Singaporean babies get milk powder subsidy aid depending on where they live?

We refer to the articles “New fund to help needy buy milk for young children” and “WP sets up fund for social causes” (Straits Times, Jun 2).

A new “milk powder” fund?

The former states that “Low-income families with infants and toddlers who live in the Central Singapore District can tap a new fund to pay for milk powder.

The Central Singapore Community Development Council (CDC) has set aside an initial sum of $100,000 for the Formula to Grow Fund.

The cost of milk powder has risen over the years, the council noted. This has affected low-income families with young children, especially those who require special milk formula due to medical conditions.

The fund is an early childhood intervention programme to provide underprivileged children with a chance to maximise their development potential, she said.

For a start, about 60 infants and toddlers will benefit.

Members of the public who wish to contribute to the fund may contact the CDC at [email protected] Families who wish to get help may approach any family service centre in the Central Singapore District.”

Inadequate current assistance?

Does this new initiative indicate that the existing financial assistance under ComCare may be so grossly inadequate that even babies were being under-nourished?
Other poor babies?

What about the poor babies in the other constituencies that do not have this “milk powder” fund?

Why did it take so long?

Why does Singapore – arguably one of the richest countries in the world take so long to take this important step to help poor babies, and albeit in just one CDC?

“Goodies to win votes”?

Don’t you find it somewhat ironic that on the same day, we had the remarks “Politicians who give “goodies” away to win votes, with little thought of how they would pay for such goodies, risk not only insolvency, but turning citizens cynical against politics, National Development Minister Khaw Boon Wan said on Monday.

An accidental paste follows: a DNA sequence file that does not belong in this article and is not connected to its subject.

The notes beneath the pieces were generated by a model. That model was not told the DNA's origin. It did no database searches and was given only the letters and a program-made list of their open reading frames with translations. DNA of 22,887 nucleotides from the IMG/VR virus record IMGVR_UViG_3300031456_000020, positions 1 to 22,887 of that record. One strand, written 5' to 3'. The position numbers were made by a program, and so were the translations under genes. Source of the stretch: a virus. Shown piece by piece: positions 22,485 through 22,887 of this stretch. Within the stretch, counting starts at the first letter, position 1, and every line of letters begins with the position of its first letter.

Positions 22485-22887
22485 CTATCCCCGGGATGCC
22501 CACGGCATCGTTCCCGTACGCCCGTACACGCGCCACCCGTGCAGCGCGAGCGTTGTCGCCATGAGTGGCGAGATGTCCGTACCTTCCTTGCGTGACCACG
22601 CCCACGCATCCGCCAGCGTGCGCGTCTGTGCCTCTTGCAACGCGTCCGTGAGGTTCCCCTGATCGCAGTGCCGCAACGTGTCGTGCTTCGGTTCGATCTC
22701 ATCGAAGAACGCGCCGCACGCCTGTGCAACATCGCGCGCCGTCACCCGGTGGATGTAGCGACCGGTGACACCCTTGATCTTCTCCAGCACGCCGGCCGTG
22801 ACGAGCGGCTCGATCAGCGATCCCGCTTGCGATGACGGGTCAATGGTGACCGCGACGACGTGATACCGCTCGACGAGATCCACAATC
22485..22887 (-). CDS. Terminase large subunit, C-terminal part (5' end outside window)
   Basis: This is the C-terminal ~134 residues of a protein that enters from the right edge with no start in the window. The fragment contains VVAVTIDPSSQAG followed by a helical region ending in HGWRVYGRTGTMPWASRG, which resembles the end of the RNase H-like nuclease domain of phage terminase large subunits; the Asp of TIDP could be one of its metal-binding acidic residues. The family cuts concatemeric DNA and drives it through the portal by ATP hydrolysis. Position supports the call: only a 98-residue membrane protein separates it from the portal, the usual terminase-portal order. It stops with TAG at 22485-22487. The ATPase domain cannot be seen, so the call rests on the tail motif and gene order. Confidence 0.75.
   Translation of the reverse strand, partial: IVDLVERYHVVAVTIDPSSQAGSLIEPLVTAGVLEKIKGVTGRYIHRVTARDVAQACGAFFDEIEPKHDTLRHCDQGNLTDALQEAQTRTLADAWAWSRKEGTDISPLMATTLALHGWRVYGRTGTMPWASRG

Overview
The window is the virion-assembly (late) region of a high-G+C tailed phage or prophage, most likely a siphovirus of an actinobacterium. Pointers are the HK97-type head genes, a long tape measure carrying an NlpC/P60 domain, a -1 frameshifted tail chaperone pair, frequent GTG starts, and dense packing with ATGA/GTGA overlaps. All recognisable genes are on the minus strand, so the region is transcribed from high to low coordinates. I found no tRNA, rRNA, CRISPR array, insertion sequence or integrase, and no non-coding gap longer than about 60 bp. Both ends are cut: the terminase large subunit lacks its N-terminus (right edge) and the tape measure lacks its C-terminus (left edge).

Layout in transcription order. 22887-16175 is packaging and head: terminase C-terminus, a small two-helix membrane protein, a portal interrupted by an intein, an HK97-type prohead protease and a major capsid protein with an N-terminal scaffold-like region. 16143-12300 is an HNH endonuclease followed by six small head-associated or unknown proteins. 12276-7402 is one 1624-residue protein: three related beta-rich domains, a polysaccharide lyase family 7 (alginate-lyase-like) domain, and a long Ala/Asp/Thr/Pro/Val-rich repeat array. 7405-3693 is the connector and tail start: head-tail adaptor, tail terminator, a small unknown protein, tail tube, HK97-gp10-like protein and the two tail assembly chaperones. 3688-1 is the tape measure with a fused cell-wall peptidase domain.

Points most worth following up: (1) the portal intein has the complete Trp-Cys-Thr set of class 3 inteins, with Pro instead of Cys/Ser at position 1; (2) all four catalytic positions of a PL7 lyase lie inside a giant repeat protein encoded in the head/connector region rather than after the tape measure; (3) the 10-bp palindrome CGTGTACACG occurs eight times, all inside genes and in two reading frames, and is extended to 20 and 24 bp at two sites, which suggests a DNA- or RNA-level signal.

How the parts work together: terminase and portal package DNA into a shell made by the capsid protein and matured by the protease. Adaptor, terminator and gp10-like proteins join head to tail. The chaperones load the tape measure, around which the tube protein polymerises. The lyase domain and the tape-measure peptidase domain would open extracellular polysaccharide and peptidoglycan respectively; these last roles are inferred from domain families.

“Political cynicism”?

“Democracy of that manner must lead to insolvency and eventually political cynicism,” he said, underscoring an important principle the Government held to even as it tried to make Singapore cleaner, greener and more comfortable for all.

“Paradise on earth”?

When Singapore’s ambassador-at-large Tommy Koh, the discussion’[s moderator, asked Mr Khaw what he thought of the view that Singapore was paradise on Earth, the minister said: “As a government, we take a more practical approach; we dare not promise paradise.

“An enduring home” without adequate “milk powder”?

“We try to make Singapore an enduring home for all Singaporeans”? (“Promising goodies to win votes not the way to go: Khaw“, Straits Times, Jun 2).

“No child will be left behind” is not a “promise”?

So, Singapore, the so called “paradise on earth” in Ambassador Tommy Koh’s question – is only now in a sense making good on the repeated promises over the years that no child will be left behind because they are poor – by providing so basic a need as adequate milk powder?
WP also gets into the act?

As to “The Workers’ Party (WP) has set up a charity fund to run community programmes like financial aid, food distribution and health screenings.

The WP Community Fund (WPCF) is structured like the PAP Community Foundation (PCF), the ruling party’s charity arm”

Politicising of welfare?

Is it a healthy development for our so called “constructive politics” to in a way be evolving into the politicising of welfare for the needy, when we had a $36.1 billion Budget surplus in FY2012 according to the Department of Statistics, using IMF fiscal reporting guidelines?
$36.1b surplus, yet spend so little on needy?

We have so much surpluses and yet we spend so little on the needy that they have to depend on which constituency they live in and under what party, to determine what and how much help they can get?

A sad day indeed for Singapore’s “constructive politics”!

Uniquely Singapore!

SY Lee and Leong Sze Hian

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